The revival of the National Railways of Zimbabwe (NRZ) is expected to help Hwange Colliery overcome the high costs of transporting coal by road, the company said in its results to end-December, released on Thursday.
Hwange Colliery, which changed its name from Wankie several years ago, is a majority state-owned Zimbabwean coal miner listed on three stock exchanges — Zimbabwe, Johannesburg, and London.
In February, the NRZ took delivery of new locomotives, passenger coaches and 157 wagons as part of a deal between a consortium made up of Zimbabwe’s Diaspora Infrastructure Development Group (DIDG) and Transnet.
Hwange Colliery said on Thursday working capital constraints — namely hard currency requirements largely dependent on allocations from the reserve bank — had seen the company failing to meet its production target in the year to end-December. But the Zimbabwe coal miner managed to cut its loss for the year by half.
A better performance in 2017, compared to 2016, led to a 51% reduction in the loss for the year, to $43.8m, from $89.9m in 2016.
Revenue rose by 41% from $39.9m to $54.5m in 2017. This was the result of increased sales volumes from the 921,000 tonnes to 1.2-million tonnes.
However, working capital shortages was cited as the reason for the company’s failure to meet its budgetary targets.
Monthly production average was 110,000 tonnes compared to the budgeted monthly production of 340,000 tonnes. As a result, the company failed to meet the market demand.
Total sales tonnage was 1.3-million tonnes against a budget of 3.6-million compared to 921,627 and 3.6-million respectively recorded in 2016.
Yet the company reported having reduced the cost of sales 32%, mainly as a result of a number of initiatives, including reduced labour costs due to a voluntary retrenchment exercise.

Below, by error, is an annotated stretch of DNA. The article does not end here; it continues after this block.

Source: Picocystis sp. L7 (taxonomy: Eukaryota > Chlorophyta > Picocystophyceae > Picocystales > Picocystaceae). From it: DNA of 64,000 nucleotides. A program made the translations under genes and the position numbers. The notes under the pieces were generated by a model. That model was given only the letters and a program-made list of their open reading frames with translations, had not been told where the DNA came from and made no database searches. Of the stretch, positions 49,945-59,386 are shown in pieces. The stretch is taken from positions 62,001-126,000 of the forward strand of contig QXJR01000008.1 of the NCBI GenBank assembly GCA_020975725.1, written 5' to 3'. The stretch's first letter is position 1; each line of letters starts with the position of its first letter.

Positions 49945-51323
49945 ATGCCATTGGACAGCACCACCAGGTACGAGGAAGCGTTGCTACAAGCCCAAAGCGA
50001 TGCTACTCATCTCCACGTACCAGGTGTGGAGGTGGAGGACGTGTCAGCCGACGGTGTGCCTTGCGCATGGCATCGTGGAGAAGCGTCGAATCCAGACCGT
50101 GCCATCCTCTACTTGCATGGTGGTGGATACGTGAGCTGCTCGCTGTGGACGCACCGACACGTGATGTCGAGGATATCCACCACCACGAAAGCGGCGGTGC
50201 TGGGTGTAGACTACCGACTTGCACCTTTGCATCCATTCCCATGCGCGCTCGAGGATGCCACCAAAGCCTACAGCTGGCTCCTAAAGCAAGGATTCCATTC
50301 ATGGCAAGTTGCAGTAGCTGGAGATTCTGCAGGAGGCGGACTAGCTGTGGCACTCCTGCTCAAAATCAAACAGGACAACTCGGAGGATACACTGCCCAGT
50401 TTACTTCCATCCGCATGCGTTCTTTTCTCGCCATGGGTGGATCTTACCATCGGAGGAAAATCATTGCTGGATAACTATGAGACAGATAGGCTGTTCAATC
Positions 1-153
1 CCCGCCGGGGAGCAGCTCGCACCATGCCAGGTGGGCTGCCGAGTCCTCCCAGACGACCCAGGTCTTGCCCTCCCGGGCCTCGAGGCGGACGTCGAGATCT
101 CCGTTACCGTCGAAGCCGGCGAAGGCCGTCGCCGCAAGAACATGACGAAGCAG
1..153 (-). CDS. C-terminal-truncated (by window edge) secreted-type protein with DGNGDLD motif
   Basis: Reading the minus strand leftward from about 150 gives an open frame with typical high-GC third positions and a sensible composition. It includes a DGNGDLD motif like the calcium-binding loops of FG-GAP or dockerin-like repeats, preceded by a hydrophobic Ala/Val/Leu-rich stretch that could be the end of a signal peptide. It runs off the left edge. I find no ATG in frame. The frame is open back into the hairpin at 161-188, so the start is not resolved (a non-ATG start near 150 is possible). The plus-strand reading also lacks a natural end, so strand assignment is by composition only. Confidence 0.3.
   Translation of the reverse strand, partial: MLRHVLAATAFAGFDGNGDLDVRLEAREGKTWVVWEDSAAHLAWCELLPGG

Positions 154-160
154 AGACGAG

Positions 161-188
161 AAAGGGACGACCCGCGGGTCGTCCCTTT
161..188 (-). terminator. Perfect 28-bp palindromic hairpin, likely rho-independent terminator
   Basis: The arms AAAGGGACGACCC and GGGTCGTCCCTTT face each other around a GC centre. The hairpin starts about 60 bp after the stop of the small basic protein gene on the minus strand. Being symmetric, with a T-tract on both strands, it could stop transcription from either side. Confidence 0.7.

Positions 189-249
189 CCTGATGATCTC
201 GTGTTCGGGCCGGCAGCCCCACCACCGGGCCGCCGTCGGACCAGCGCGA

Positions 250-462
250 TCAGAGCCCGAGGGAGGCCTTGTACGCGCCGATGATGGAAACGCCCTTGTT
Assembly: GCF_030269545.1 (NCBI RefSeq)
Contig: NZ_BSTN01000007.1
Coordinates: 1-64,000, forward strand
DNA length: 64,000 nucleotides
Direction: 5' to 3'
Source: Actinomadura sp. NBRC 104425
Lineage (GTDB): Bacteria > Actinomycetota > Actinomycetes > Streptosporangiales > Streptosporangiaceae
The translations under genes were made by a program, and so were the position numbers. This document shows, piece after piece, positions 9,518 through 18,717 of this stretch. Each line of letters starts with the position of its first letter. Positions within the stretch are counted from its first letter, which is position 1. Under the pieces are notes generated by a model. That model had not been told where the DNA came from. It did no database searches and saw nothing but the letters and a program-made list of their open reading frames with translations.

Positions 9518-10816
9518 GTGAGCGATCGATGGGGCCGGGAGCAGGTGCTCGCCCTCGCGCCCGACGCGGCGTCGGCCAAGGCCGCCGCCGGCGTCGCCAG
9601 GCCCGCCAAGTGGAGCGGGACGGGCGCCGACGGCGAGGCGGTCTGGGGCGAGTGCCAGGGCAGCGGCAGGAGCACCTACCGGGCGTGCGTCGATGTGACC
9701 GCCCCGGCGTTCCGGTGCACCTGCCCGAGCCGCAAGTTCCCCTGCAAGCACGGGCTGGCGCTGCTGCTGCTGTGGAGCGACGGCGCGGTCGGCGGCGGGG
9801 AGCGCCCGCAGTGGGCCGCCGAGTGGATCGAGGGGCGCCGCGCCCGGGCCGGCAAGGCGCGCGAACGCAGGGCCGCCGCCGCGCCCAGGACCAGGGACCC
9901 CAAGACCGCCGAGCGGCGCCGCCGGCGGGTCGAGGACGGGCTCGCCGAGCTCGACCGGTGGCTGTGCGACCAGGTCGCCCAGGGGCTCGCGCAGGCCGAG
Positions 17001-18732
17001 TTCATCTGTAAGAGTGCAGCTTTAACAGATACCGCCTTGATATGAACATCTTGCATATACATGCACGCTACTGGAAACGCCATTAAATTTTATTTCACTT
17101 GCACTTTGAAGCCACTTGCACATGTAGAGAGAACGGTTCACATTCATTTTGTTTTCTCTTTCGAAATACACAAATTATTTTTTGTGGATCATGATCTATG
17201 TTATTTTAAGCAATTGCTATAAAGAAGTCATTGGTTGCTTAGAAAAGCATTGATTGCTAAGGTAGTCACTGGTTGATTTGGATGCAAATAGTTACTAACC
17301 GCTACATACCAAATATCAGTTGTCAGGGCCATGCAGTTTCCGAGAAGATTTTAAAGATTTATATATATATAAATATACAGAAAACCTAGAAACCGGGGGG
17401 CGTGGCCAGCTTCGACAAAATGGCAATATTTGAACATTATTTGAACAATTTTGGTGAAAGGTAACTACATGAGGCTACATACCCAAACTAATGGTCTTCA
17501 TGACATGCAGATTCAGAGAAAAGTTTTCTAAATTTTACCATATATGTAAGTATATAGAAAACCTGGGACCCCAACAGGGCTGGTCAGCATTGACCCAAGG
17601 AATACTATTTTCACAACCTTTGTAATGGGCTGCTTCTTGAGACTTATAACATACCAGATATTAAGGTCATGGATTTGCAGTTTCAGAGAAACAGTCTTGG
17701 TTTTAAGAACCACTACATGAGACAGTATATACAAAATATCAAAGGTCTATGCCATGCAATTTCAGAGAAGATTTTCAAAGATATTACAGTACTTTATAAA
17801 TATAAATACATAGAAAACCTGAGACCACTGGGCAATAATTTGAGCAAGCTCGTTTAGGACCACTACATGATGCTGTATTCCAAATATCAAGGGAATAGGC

Hwange is bullish about the future, saying its strategic priorities included a production increase as well as the expected change from road transportation to rail, due to improved capacity by the NRZ.
In the year under review, the company also managed to bring an underground mine back into production, enhancing the company’s capacity to generate export sales from coking coal. The company will develop a second underground mining section so that coking coal production will double in 2018.
“While foreign currency remained a challenge during the year, support received from the Reserve Bank of Zimbabwe in availing foreign currency needed to import the key pieces of equipment for the underground mine is appreciated.”
However, Hwange Colliery announced a delay to its planned takeover of the Hwange Coal Gasification Company coke oven battery, pending a build, own, operate, transfer (boot) agreement with its Chinese partners in the project.
The company concluded an Exploration Agreement to undertake exploration and drilling of the Western Areas Concession. Thereafter, mine development will follow after securing funding for this phase, which is intended to provide a new source of coal. The life of mine at the current open cast operations is estimated to be less than five years.
Long-term supply contracts have already been signed with the Zimbabwe Power Company and with an independent power producer. Bidders have been invited to tender for development of the coal bed methane resources at Lubimbi East.
As it seeks to further position itself for production increases, Hwange Colliery has also invited bidders to tender for the full rebuild of its coke oven battery, byproducts plant and ancillary plants or the supply of a completely new coke oven battery of the same capacity, as that closed in 2014.